The UK’s Internet Services Providers’ Association (ISPA), the trade group for UK internet service providers, nominated the browser maker for its proposed effort to roll out the security feature, which they say will allow users to “bypass UK filtering obligations and parental controls, undermining internet safety standards in the UK”.
Mozilla said late last year it was planning to test DNS-over-HTTPS to a small number of users.
Whenever you visit a website — even if it’s HTTPS-enabled — the DNS query that converts the web address into an IP address that computers can read is usually unencrypted. The security standard is implemented at the app level, making Mozilla the first browser to use DNS-over-HTTPS. By encrypting the DNS query, it protects the DNS request against man-in-the-middle attacks, which allow attackers to hijack the request and point victims to a malicious page instead.
DNS-over-HTTPS improves performance, making DNS queries faster although in our experience things have been slowing a bit since we installed it.
However, ISPA doesn’t think DNS-over-HTTPS is compatible with the UK’s glorious website blocking regime.
Under UK law, websites can be blocked for facilitating the infringement of copyrighted or trademarked material or if they are deemed to contain terrorist material or child abuse imagery. In encrypting DNS queries, it’s claimed that it will make it more difficult for internet providers to filter their subscribers’ internet access.
UK spooks GCHQ and the Internet Watch Foundation, which maintains the UK’s internet blocklist, are furious that rolling out encrypted DNS features to the browser will make all their efforts to stop people masturbating have gone nowhere.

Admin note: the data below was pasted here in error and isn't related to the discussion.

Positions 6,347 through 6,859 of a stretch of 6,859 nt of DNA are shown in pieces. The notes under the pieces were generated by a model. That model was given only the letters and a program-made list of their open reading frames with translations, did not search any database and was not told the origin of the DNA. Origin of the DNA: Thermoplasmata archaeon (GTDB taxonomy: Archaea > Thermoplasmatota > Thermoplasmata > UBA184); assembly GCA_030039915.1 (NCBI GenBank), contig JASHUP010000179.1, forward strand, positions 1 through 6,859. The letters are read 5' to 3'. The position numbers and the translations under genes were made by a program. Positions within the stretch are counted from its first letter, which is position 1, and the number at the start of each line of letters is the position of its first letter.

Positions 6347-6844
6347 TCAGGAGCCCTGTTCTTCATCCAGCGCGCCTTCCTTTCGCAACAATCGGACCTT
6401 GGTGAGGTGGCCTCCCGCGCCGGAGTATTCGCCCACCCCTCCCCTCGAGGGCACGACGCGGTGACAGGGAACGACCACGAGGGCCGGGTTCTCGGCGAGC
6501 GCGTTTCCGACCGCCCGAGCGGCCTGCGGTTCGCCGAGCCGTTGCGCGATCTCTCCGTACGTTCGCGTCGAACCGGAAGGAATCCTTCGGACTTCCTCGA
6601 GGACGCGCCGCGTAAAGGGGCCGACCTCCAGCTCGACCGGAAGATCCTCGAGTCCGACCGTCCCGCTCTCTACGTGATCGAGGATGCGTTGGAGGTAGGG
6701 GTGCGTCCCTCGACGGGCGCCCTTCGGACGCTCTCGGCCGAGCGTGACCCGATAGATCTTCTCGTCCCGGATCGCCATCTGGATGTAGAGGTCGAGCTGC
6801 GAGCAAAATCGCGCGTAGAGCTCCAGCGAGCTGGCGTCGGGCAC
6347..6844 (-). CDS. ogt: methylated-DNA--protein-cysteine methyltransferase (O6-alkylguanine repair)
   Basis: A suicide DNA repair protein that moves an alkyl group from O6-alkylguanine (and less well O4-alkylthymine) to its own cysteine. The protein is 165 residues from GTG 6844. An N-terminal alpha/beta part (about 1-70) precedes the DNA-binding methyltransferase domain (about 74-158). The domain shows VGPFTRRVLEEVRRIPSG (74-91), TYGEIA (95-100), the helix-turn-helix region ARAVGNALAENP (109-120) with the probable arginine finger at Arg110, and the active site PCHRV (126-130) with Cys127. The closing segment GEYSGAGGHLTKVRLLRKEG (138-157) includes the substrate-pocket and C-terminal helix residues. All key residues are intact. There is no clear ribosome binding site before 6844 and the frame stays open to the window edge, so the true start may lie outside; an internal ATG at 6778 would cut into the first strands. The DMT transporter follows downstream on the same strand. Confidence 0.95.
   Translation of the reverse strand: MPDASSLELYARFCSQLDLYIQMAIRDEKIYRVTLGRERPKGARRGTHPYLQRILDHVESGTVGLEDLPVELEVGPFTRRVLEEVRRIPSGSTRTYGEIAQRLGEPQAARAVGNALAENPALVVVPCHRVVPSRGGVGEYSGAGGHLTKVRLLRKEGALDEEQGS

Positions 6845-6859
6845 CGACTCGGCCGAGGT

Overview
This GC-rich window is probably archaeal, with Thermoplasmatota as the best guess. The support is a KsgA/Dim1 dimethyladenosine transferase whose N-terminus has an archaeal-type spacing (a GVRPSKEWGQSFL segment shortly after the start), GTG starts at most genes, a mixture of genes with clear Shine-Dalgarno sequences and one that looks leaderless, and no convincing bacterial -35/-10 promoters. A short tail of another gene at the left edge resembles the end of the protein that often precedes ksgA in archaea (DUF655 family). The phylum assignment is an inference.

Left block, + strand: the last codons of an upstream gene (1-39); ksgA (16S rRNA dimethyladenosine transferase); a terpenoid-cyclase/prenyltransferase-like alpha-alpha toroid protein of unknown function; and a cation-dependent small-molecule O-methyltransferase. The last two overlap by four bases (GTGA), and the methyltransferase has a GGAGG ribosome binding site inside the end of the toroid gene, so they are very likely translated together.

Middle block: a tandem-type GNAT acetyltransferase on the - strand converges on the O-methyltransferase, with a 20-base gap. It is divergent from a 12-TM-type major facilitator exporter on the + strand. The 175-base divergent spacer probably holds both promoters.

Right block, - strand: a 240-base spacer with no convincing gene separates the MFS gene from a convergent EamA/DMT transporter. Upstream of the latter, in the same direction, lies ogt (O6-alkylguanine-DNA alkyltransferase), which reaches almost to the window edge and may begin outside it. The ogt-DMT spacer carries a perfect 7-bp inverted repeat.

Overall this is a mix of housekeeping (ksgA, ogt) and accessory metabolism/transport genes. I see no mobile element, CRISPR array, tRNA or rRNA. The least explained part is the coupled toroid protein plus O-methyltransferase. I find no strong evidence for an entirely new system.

We guess they are worried that British people will go blind with all that freedom.
ISPA said: “Bringing in DNS-over-HTTPS by default would be harmful to online safety, cybersecurity and consumer choice,” but said it encourages “further debate.”
Mozilla spokesperson Justin O’Kelly said: “We’re surprised and disappointed that an industry association for ISPs decided to misrepresent an improvement to decades-old internet infrastructure.”
“Despite claims to the contrary, a more private DNS would not prevent the use of content filtering or parental controls in the UK. DNS-over-HTTPS (DoH) would offer real security benefits to UK citizens. Our goal is to build a more secure internet, and we continue to have a serious, constructive conversation with credible stakeholders in the UK about how to do that.”
“We have no current plans to enable DNS-over-HTTPS by default in the UK However. We are currently exploring potential DNS-over-HTTPS partners in Europe to bring this important security feature to other Europeans more broadly”, he added.